Henrot casts the collage as a dangerous and powerful practice, entailing a certain responsibility: “separation and removal entails a certain violence: by removing a leaf from its branch, by separating a petal from the stem, the flower is harmed.”18 But this responsibility cannot be abdicated by creating images or architecture as tabula rasa, entirely new and exclusively self-referential constructions, along the ideologies of abstract art or modernist architecture: “Nowadays, our image of inhabited space is a wounded city…crowded, chaotic, noisy, and realizing the degree to which it is becoming vulnerable to limits.”19 The qualities of interdisciplinary and transmateriality enjoyed by collage also make it fragile as an artefact; it always displays its provisional and experimental nature. The threat to the cut-out and decontextualised object is the same threat to the heterogeneous and recontextualised assembly of the collage itself.

In that sense, Henrot refers to collage as an embodied practice that directly concerns architectural space, something which we are increasingly encouraged to think about in terms of visual, virtual, or quantitative terms given the great expansion of mapping, surveillance, and simulation technologies in the past few decades. Nevertheless, a cursory overview of the world in that same time period would suggest that these technologies have made our buildings, cities, or landscapes more accessible only to an elite few, while also making it easier to identify and exclude others. In that sense, technologies of visualisation have exaggerated and reinforced the hierarchy of access to space, rather than flatten and democratise it. But in Grosse Fatigue, the eye is counterbalanced with the hand as an operative tool in the construction and consumption of collage-like assemblies. As Henrot states, hands “are tools for touching information and images—opening and closing them, moving them, sorting them. Once again, images seem within reach of the hands, weirdly palpable.”20 As designers and inhabitants of space, we must use not only our hands but our entire physical apparatus to embody the paradoxes, contradictions, vulnerabilities, and potentials of collage as a form of architectural resistance and reinvention.

  1. David Summers, Vision, Reflection, and Desire in Western Painting, Chapel Hill: University of North Carolina, 2007, p. 2, 14.
  2. And that “just by throwing a sponge soaked with various colors against a wall to make a stain, one can find a beautiful landscape...” In Leonardo da Vinci, A Treatise on Painting, Paris: Raffaelo du Fresne, 1651.
  3. David Summers, Real Spaces, New York: Phaidon Press, 2003, p. 30.
  4. Real Spaces, p. 252.
  5. In “The Agency of Mapping”, James Corner proposes the map as a similar tripartite scheme of field, extract, and plotting.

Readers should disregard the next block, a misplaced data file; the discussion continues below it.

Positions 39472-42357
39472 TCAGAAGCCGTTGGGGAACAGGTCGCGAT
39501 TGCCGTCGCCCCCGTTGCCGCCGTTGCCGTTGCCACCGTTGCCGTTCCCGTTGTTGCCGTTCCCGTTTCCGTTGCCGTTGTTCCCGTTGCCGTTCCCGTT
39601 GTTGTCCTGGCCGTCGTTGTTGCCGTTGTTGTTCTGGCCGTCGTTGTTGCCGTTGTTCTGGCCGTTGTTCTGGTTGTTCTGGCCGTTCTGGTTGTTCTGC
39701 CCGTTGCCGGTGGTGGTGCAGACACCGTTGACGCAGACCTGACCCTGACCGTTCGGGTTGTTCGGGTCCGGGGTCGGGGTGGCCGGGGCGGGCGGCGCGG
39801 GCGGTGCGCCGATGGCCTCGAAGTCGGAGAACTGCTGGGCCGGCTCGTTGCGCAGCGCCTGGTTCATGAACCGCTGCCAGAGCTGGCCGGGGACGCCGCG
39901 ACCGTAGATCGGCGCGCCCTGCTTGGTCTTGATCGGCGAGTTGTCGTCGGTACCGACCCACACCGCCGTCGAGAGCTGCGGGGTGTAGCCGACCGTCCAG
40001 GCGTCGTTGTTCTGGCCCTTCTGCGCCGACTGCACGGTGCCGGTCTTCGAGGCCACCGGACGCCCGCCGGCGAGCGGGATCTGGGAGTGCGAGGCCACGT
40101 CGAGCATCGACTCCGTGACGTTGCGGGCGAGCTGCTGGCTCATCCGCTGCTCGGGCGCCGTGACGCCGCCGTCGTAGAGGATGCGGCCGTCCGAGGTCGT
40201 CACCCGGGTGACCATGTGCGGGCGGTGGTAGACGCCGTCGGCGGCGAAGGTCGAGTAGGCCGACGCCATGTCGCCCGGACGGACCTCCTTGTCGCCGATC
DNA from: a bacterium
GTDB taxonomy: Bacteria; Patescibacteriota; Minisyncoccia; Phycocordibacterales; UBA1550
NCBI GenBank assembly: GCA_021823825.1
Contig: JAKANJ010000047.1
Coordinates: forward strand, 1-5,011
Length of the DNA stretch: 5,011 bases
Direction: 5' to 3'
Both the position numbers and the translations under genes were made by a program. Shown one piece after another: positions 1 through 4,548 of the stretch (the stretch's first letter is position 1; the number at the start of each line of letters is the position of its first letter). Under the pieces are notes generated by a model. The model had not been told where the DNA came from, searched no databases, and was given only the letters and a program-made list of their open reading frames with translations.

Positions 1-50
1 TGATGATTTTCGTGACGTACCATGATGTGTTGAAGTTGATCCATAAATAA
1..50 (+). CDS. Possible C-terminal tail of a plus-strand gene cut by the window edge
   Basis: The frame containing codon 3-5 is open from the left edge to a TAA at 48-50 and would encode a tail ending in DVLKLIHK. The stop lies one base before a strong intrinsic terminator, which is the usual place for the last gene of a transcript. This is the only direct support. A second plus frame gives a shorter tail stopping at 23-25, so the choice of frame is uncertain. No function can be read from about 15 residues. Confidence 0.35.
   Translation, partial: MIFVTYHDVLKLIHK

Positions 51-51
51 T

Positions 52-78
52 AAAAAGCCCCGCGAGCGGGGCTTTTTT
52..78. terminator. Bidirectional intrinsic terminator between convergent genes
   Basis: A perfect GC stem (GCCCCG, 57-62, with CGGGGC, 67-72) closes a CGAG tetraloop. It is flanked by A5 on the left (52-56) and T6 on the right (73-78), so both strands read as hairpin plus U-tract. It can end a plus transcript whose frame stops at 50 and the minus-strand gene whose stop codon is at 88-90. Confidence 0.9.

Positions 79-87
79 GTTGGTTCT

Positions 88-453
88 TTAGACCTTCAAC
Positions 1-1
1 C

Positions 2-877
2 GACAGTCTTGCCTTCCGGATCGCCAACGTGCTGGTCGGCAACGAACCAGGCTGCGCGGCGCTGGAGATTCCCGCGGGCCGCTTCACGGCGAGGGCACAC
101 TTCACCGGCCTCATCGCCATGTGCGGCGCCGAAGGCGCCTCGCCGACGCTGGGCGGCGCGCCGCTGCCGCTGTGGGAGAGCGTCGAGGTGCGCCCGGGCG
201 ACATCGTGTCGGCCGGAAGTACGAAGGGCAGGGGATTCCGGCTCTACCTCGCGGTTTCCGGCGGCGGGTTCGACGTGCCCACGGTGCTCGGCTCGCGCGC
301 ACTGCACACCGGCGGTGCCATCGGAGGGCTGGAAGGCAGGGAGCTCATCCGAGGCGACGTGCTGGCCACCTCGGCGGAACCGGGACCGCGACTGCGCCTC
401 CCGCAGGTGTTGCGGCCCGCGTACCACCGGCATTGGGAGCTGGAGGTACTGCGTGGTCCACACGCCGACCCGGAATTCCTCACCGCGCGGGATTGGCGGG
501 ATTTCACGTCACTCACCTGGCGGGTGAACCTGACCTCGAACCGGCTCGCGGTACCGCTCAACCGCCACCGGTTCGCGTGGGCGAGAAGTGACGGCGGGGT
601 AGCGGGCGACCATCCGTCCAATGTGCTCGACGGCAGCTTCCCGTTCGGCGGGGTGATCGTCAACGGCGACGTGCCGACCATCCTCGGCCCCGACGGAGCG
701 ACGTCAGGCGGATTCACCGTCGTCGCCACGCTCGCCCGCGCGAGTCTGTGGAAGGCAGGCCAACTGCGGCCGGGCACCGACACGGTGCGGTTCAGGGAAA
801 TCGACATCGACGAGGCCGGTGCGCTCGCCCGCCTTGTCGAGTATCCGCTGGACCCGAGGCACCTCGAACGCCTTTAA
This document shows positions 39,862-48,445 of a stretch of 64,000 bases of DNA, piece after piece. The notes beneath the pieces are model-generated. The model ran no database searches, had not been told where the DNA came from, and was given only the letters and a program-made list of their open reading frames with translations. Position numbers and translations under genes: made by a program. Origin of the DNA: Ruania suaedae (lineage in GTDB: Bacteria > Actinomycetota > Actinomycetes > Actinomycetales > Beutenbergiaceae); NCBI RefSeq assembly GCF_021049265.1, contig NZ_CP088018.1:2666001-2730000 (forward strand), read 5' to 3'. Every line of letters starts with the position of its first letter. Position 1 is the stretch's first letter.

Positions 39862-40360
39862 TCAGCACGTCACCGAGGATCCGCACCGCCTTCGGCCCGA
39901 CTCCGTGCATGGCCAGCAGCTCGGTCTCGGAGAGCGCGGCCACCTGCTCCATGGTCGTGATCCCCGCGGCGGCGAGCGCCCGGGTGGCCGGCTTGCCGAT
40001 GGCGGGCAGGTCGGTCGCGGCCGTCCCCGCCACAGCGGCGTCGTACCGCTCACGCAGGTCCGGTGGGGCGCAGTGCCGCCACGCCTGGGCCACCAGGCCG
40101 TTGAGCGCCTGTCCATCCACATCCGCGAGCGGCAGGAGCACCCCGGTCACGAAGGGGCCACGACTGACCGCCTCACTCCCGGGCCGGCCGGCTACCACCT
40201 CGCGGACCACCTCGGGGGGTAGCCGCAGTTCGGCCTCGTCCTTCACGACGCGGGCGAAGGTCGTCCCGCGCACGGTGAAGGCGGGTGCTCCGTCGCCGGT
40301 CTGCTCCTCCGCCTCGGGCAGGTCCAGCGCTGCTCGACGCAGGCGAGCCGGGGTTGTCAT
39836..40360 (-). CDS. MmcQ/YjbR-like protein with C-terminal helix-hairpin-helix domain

6. El quebrantahuesos is also the name of the bearded vulture, a creature positioned in Western culture as a greedy and sinister predator of dying animals and people.
  7. “Niño gigantesco arroja a una señora que se hallaba de visita en su casa con un pequeño pie” / “Gordo espectacular ha sobrepasado todo límite de consideración y respeto”. Manuscritos 1/1975, p. 7, 13.
  8. “Niño prodigio de tres meses da a conocer una inyección para oír con los dedos” / “Tengo orden de compra dentaduras rotas (aunque llueva)” / “Una vieja se vino abajo: 2 heridos graves”. Manuscritos, p. 7, 13, 23.
  9. Leónidas Morales, La poesía de Nicanor Parra, Santiago: Universidad, 1972, p. 202.
  10. “cet ouvrage est entièrement composé d’éléments préfabriqués”. Guy Debord and Asger Jorn, Mémoires, Copenhagen: Permild & Rosengreen, 1959, title page.
  11. “la frénésie érotique mine les bases de l’ordre établi” / “cette gratuité du mouvement des groupes qui se forment et se déforment et qui, pourtant, ne pourraient suive d’autre itinéraire”. Mémoires.
  12. “Qu’on ne dise pas que je n’ai rien dit de nouveau: la disposition des matières est nouvelle” / “l’arrangement des mots qui aboutit au discours transforme quelque chose dans l’ordre du monde par une action sur les consciences: celle qui le formule et celles qui l’entendent.” Mémoires.
  13. “les sollicitations d’un passé qui ne peut revivre que dans le souvenir, ou dans une ‘répétition’ où, quoi qu’on fasse, il se dégradera”. Mémoires.
  14. In collaboration with Dennis Purcell, Morris identified the descent of several rocks down the hill as evidence that the photo with the empty road was taken first, and that the cannons were placed on the road for the purpose of the second photograph. See Errol Morris, “Which Came First, the Chicken or the Egg?” The New York Times, 25 September 2007.
  15. Ulrich Keller, The Ultimate Spectacle: A Visual History of the Crimean War, Amsterdam: Gordon and Breach, 2001, p. 133.
  16. Camille Henrot, Elephant Child, London: Koenig Books/Inventory Press, 2016, p. 127.
  17. Ibid.
  18. Elephant Child, p. 113.
  19. Elephant Child, p. 146.
  20. Elephant Child, p. 152.